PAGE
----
In the September issue of American Artist, our art business article discussed how collectors rely on certificates of authenticity–and how some states legally require artists to supply them to consumers. Here, we explore some of the specifics regarding the statutes some states have passed.
|States have different laws in place for fine-art prints and more. Be aware
of these in your own state for the good of your fine art business.
Fourteen states have passed statutes requiring publishers of art prints to supply certificates of authenticity to the buyer. These certificates are essentially the same, but they can vary slightly from state to state. Below are key provisions required by certain states, as reported by the Art Publishers Association, based in Jackson, Michigan. This list is not exhaustive–it only covers the major state requirements. Before preparing a certificate of authenticity for your prints, you should consult your attorney.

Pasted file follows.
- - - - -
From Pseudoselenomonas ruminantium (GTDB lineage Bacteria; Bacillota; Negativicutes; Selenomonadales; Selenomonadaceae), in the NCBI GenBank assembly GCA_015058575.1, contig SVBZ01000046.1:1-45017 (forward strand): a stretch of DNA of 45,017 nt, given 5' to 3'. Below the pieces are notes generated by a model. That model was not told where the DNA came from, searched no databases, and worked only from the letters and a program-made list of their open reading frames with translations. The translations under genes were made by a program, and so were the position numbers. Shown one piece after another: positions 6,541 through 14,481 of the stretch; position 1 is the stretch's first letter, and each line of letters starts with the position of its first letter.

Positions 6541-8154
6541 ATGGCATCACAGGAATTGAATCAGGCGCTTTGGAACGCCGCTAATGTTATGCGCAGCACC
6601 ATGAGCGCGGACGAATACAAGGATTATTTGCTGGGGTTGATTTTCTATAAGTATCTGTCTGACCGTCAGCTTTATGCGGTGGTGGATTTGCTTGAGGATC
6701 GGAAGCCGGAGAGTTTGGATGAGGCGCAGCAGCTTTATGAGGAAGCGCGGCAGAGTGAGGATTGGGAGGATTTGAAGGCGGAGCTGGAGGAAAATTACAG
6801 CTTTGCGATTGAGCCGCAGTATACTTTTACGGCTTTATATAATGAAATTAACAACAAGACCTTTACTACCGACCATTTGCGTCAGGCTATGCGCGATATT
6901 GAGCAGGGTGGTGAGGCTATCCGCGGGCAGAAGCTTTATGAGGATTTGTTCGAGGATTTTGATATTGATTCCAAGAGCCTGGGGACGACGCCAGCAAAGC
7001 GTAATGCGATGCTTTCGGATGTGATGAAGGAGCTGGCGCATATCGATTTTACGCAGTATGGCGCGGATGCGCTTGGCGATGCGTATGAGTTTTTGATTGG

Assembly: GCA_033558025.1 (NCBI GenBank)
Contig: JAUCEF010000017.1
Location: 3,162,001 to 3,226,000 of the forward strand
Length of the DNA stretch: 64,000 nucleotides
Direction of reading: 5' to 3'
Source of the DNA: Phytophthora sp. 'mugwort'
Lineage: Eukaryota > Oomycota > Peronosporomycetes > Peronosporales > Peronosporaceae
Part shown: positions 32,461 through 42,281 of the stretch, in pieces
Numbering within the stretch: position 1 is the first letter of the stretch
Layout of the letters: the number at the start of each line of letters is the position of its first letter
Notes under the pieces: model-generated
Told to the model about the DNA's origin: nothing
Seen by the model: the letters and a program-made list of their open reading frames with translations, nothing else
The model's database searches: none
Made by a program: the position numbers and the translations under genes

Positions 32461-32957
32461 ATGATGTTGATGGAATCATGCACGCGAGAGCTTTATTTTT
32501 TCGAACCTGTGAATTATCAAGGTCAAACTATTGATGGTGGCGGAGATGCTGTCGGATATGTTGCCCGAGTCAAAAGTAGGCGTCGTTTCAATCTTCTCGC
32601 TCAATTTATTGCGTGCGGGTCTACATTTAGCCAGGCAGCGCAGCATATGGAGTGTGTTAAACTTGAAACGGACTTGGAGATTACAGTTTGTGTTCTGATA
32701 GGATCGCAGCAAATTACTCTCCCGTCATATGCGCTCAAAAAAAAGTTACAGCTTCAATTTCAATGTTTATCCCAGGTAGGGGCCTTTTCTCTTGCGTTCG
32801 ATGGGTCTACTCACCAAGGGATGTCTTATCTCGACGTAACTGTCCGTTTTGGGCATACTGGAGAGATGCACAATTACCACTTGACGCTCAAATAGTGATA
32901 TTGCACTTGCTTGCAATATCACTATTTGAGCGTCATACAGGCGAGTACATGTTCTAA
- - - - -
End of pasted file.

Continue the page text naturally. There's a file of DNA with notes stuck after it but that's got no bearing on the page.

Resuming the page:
(The number in parentheses after each item denotes the number of states that list the requirement.)
—name of the artist (13)
—year printed, year the plate was created (13)
—number of prints that are signed/numbered, signed only, and unsigned/unnumbered (13)
—number of proofs that are signed/numbered, signed only, and unsigned/unnumbered (13)
—edition size (13)
—type of print (12)
—restrike edition? (12)
—posthumous edition? (11)
—status of artist signature (9)
—edition is part of a series of editions — regular artist proof, canvas transfer (8)
—name of workshop/printer, and location (8)
—status of plate/master — reworked, destroyed, on file (8)
—print published in book or magazine (2)
The following states have passed fine-art print laws: